York got NOTHING out of £50 million extra to tackle dental crisis

A HEALTH watchdog has discovered that out of £50 million extra provided by NHS England in January to tackle the dentistry crisis, NONE was spent in York.

The money was meant to pay for “hundreds of thousands more dental appointments to help recovery of services’ nationwide but Healthwatch York says a Freedom of Information (FoI) request has shown that York residents failed to benefit in any way.

It was told ‘there were no expressions of interested received from eligible and willing practices in York, therefore there were no additional sessions provided.’

But Healthwatch manager Sian Balsom said her team ‘continued to take calls week in, week out, from people desperate to see a dentist.’

She said the cash was a ‘temporary filling’ which was no solution to York’s dental crisis.

“It’s simply not good enough,” she said. “We have been calling for some time now for urgent and radical reform of the NHS dental contract. The current contract is not fit for purpose.”

The Press revealed how bad the crisis was last month when readers told how they had been left in a limbo, with holes in their teeth which they couldn’t get filled and check-ups due which they couldn’t obtain.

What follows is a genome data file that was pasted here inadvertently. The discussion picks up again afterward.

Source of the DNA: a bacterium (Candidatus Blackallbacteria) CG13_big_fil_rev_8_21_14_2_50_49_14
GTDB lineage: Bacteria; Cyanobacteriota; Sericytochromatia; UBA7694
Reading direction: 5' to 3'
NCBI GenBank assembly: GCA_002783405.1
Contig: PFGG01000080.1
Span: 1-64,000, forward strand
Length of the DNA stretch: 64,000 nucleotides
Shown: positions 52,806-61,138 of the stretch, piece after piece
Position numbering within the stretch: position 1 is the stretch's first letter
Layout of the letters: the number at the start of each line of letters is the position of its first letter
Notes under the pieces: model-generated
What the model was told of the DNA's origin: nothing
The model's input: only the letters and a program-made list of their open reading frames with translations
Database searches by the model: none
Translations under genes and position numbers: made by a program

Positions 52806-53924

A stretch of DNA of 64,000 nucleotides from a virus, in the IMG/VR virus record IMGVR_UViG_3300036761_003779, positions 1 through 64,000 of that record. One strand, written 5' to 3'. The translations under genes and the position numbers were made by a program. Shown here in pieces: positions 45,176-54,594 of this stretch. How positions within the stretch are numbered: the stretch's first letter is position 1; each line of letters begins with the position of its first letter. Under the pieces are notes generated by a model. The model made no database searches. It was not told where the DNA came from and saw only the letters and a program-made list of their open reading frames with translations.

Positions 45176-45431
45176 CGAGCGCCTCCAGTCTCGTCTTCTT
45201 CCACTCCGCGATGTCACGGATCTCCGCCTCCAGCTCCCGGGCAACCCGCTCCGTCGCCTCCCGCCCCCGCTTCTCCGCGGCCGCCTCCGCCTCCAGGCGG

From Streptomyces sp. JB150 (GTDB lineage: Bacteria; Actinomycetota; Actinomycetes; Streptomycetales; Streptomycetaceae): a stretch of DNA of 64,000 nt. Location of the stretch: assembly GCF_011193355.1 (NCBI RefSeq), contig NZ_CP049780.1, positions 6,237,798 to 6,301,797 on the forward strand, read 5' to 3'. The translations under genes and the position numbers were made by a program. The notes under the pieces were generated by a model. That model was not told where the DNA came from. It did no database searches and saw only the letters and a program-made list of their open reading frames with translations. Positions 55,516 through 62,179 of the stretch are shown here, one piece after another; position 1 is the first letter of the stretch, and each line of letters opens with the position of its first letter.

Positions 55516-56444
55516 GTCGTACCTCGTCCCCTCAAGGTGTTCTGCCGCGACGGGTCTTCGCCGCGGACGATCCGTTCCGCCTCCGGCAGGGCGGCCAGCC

Health Secretary Sajid Javid said earlier this year that the Government had “put in an additional £50 million of funds into NHS dental services” at the start of 2022, which “boosted dental capacity by creating 350,000 extra appointments”.

Healthwatch’s FoI request to NHS England revealed that the extra £50 million was only available to fund additional services within the 2021/22 financial year, during February and March,and it was not possible to carry forward any underspend.

Across Yorkshire and the Humber, £1.4m of the money was spent by the end of March, funding 2,446 sessions, with an average number of patients for each session between 4 and 6 depending on the clinical need.

Sian Balsom said that although all the spending was done by end of March, the additional £50 million was still being quoted by the Department of Health and Social Care.

“Realistically, no one can take on new staff, or buy and equip new premises for a 2-month funding opportunity,” she said.

“It’s hard not to see this as merely a gimmick, some Billy Flynn style ‘Razzle Dazzle’.”

She said a long-term solution was needed that guaranteed access to an NHS dentist for anyone who needed it.

“It must include a decent income for dentists who support their patients to have good oral health.

“It must recognise that we are already seeing the legacy of the ongoing failure to provide this support – patients with complex oral health needs who require multiple fillings or are missing significant numbers of teeth.”

York Central MP Rachael Maskell said the decline in oral healthcare was of serious concern, and things were continuing to get worse as York could not recruit NHS dentists.


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